Enquiring Minds | Inspiring Minds

You know how sometimes you just run into people who make you stop what you’re doing and take notice? Three people crossed my path lately who gave me pause.

I’m still thinking.


On our walks to and from the local school, we pass an empty lot, where the 100 year old house was recently demolished. Half of the yard still has the original garden that was created and nourished by the last house owner. One morning we saw a team coming in with equipment and we said to each other, “There go the trees!” thinking the beautiful old dames would be flattened to make room for two homes, as the city now desires for all the spacious lots in the old city quarter.

To our relief, our next pass by showed the trees nicely pruned and in the next few days we saw signs of activity on the property, then a woman with a clipboard, sketching and making notes. This was our first meeting with Wilhelmina, a retired woman who has purchased this lot just to create a garden. She is maintaining the half that’s original – where the soil is ‘beautiful, obviously so well cared for” – and adding a small orchard of dwarf heritage apple trees from Salt Spring Island, a new greenhouse, a small pond, a place for a few chickens, lovely borders. She’s keeping the original little archway over the front gate, though the picket fence had to be replaced. There is a beautiful new wrought iron gate specially designed and made by her daughter and son-in-law who own the magnificent Gates and Gifts (and are the people behind the brilliant Gallery Row). I love the fact that she is ‘putting her back into’ a space that might otherwise be used for practical purposes and simply creating beauty, and that she is doing this in a later portion of her life.

Give, keep giving. Keep bringing beauty, even for its own sake. Honour someone else’s passion and legacy.

Keep planting trees.



Around a table for a post concert wind-down, John (also in a later portion of his life) told us about his upcoming trip: starting in Nova Scotia he will be driving across Canada, taking photos. He specializes in wildlife photography and plans to go to Khutzeymateen Valley for the grizzlies. It’s not all about the animals, though, as John expects to meet people throughout his journey, and hear their stories. It’s adventure based on curiosity and the desire to explore new places and make new friends – I love the thought that I could have many more decades hearing new stories and gathering more friends. That is inspiring in and of itself, but John is also taking part in a festival week of classes to learn a new skill, and not just any new skill: one that he has been struggling with since childhood, believing that he’d never be able to do it. He says he wants to tackle it once and for all and now is the time.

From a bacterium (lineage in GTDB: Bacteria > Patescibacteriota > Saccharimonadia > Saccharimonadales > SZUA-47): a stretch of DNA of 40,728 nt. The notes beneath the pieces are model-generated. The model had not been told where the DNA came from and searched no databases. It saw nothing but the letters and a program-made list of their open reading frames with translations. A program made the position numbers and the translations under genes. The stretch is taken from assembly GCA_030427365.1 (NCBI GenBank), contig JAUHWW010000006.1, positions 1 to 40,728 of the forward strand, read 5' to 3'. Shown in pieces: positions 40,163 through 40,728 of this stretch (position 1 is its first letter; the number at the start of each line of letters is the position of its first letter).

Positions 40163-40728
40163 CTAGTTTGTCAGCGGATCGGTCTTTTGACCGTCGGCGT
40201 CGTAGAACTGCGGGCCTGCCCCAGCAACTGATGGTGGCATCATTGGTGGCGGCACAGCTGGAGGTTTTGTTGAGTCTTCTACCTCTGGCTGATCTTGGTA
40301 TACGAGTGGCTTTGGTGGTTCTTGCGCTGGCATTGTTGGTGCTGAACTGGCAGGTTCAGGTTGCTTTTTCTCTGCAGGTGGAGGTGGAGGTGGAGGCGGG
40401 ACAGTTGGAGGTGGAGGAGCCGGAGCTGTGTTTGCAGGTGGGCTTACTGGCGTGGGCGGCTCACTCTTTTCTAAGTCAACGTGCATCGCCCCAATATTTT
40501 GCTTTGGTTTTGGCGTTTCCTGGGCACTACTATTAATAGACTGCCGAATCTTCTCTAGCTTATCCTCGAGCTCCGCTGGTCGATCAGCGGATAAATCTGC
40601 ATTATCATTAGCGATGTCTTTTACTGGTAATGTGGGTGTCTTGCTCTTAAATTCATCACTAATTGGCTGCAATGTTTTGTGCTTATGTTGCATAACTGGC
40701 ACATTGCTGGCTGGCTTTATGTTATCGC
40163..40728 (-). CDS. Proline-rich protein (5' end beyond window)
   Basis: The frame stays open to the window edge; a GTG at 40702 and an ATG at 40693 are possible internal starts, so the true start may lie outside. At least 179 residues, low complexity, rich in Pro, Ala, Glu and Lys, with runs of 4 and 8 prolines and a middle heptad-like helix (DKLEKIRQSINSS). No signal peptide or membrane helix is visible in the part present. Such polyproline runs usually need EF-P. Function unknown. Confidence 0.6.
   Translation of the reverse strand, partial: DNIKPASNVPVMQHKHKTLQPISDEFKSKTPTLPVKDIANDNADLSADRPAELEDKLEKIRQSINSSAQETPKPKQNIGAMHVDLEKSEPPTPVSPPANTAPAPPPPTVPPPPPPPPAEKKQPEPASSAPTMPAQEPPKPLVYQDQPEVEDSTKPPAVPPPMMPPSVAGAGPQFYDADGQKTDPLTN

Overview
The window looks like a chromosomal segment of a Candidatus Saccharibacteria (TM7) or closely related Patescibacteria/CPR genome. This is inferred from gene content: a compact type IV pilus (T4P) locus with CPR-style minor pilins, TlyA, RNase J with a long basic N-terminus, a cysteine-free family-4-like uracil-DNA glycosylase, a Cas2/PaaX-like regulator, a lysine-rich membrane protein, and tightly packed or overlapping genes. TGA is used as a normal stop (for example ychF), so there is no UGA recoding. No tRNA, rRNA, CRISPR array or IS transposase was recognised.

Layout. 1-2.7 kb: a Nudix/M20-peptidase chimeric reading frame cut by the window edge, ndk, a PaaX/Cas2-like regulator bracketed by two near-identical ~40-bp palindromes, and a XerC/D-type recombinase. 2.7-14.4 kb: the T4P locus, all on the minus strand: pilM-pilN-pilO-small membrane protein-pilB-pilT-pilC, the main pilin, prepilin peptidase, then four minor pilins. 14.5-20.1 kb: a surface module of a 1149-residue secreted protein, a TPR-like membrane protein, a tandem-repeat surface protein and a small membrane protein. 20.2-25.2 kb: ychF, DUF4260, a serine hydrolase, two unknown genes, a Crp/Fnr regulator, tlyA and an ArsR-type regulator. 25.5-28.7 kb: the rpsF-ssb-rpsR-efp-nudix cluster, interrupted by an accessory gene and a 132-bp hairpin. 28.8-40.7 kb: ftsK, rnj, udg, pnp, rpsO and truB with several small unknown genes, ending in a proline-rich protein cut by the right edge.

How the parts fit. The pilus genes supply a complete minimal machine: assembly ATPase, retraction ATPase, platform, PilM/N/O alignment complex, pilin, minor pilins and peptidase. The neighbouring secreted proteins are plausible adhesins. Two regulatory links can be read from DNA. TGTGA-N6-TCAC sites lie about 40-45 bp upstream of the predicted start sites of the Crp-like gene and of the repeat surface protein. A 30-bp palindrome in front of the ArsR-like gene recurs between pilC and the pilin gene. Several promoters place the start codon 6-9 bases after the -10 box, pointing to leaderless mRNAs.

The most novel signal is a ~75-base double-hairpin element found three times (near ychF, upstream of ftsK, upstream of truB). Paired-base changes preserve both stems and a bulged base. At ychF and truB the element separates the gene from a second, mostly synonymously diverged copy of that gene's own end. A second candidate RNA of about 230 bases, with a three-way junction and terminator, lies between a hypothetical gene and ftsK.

Learn and keep learning. It’s never too late to face something that’s been a mountain in your life. There is always more to see and hear, and it is such a good thing to stay interested in people, even when your own life has its challenges.


Wendy Morton, poet, “believes a poem is the shortest distance between two hearts.” Not only WestJet’s Poet of the Skies, Chrysler’s Poet of the Road and founder of Random Acts of Poetry, Wendy is creator of The Elder Project, where she goes into school districts and trains students – mostly First Nations and Inuit – as poets. She facilitates interviews with their Elders, which the students then turn into poetry. The resulting poems are made into books for use in the school district. In April, I attended the launch of Every Word Has a Spirit, a publication from one of the local secondary schools. It was amazing, but when some of the Elders who were present chose to go stand by their student as they read their poem, it was electric. Simple words, some heartbreaking, some so full of joy, a few lines holding the essence of a life. This was true education: learning the art of poetry, about each other, how to ask questions and how to listen. And we all learned – and others will continue to – a little more of the rich heritage and history in this territory where we reside.

You can read many of the Elder Project chapbooks here.

Create spaces for other stories, foster listening. Work with communities, with what is already there. Honour those who aren’t in your group, whether that’s because of their age, class, nation or personal tastes.

Encourage poetry: the world will listen.

Whom have you met lately who’s inspired you, made you stop and think, given you a great idea?

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